01coverUAC0071818001Just outside of Hope Mills, at 7 Branch Farm in Lumber Bridge, North Carolina, horses, cattle and people thrive on 37 acres of farmland. It’s a place steeped in the cowboy spirit: love for the land, adventure, gritty hard work and integrity. And, in 2014, it became the first venue in North Carolina to celebrate National Day of the Cowboy.

The late Wyoming U.S. Sen. Craig Thomas first sponsored National Day of the Cowboy in 2005 as a way to celebrate cowboys’ and cowgirls’ contribution to America’s culture and heritage. Since then, celebratory rodeos have taken place across the nation every fourth Saturday in July.

Enjoy 7 Branch’s fifth National Day of the Cowboy rodeo Friday or Saturday evening, July 27 or 28, or Sunday afternoon, July 29.

Buddy Blackman, general manager of 7 Branch, said he expects a crowd of 1,500 to 2,000 people at each show, with Saturday likely being a standing-roomonly event.

“It’s to remember our heritage,” he said. “You don’t see a whole lot of cowboys walking around nowadays. This is keeping the spirit of the Old West alive.”

Blackman is the son of Ron Payne, who started the farm nine years ago with only eight acres of land and a dream to build a horse farm. Today, with the help of his children, it’s grown to 37 acres and hosts several training and rodeo events each year.

The National Day of the Cowboy rodeo includes traditional favorites like barrel racing, team roping, cowboy mounted shooting, and, of course, bull riding. Throughout each rodeo, Blackman said, there will be a total of about 50 cowboys and cowgirls competing for special belt buckles – a mark of honor – and prize money. This includes 20 bull riders.

There will also be fun, modern parts of the show. Cowpaty the Rodeo Clown will perform, a professional who’s been at work since age 11, along with the Carolina Stars Trick Riders. Carolina Stars is a duo comprised of former Dixie Stampede performers Leslie Reed and Lori Graham. They’ll perform death-defying stunts on Leslie’s new Palomino Quarter horse and Lori’s Appaloosa mare.

The audience will be engaged throughout the show, but Blackman is bringing back one activity that invites direct audience participation (and squeals): Bull Bowling. He first introduced the popular rodeo activity last year, and it was a hit.

Audience members are invited to enter the arena and stand in white circles drawn in the dirt in a bowling pin formation as a Brahman bull is released into the space. Last man standing is the winner.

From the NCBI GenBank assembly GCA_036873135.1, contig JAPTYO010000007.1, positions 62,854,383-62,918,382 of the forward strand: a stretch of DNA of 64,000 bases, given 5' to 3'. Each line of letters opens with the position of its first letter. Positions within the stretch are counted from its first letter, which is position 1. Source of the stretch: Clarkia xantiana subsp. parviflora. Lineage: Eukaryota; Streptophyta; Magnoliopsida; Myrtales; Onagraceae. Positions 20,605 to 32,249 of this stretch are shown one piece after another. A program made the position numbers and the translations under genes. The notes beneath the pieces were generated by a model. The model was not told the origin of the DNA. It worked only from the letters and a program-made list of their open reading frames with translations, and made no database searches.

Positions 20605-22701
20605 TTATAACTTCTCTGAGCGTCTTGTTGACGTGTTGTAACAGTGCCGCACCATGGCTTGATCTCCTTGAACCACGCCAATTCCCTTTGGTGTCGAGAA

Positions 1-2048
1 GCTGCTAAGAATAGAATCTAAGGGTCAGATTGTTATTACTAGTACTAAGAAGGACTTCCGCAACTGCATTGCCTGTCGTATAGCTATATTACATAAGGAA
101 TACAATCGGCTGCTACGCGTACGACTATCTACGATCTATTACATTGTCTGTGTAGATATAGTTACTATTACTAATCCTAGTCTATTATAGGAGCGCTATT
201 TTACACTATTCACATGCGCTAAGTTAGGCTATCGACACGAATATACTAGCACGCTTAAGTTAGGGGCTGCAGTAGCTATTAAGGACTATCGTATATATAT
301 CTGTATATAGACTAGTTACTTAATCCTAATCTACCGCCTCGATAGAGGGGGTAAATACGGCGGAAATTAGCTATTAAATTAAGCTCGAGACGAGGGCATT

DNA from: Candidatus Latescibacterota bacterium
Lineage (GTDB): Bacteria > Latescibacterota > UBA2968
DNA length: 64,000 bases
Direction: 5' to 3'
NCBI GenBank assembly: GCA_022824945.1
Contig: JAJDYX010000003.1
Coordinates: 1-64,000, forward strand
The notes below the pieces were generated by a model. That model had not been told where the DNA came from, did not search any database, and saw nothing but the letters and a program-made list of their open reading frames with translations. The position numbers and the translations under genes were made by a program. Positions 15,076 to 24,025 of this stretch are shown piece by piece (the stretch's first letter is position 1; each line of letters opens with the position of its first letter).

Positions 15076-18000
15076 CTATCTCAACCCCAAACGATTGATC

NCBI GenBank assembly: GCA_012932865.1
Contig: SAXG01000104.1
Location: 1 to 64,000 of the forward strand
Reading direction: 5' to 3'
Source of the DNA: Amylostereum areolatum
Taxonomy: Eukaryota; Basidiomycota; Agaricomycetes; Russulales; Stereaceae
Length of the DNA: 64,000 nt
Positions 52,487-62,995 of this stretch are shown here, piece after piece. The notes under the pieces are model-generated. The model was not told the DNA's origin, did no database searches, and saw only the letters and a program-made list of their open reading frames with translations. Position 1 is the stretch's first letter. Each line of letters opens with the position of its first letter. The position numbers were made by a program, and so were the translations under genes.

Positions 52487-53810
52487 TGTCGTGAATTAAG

“Some people have a theory that by standing completely still, the bull won’t charge at them,” Blackman said. “Sometimes it’s true; last year, the bull ran by several people to go after the people who took off running.” Blackman said it’s an event that gets the adrenaline pumping while remaining relatively safe. “We have professional bull fighters out there to control things,” he said. “We’re not going to let a bull get someone down.”

Overall, Blackman said, the threehour rodeo event is fast-paced and action-packed.

Friday and Saturday night, gates open at 5 p.m. and the rodeo starts at 8 p.m. Blackman recommends arriving early, as the lines will be long around 7 p.m. There will be food vendors, information and plenty to see and do as visitors wait for the rodeo to start once they’ve entered, Blackman said. Sunday’s rodeo kicks off at 2 p.m.

Tickets cost $15 and can be purchased at www.Dayofthecowboync.com. Cape Fear Valley’s Friends of the Cancer Center will benefit in part from ticket sales. You can get free tickets a couple of different ways, though. Camping World of Fayetteville, the event’s title sponsor, is giving free tickets to visitors who come do a walkthrough. Camping World is located at 5117 US Hwy 301 S in Hope Mills. WKML 95.7 is also offering listeners a chance to call in and claim free tickets in the weeks leading up to the event.

Visit www.7brancharena.com to learn more about the farm, and click “Calendar” for a list of smaller, more training-focused events throughout the year.

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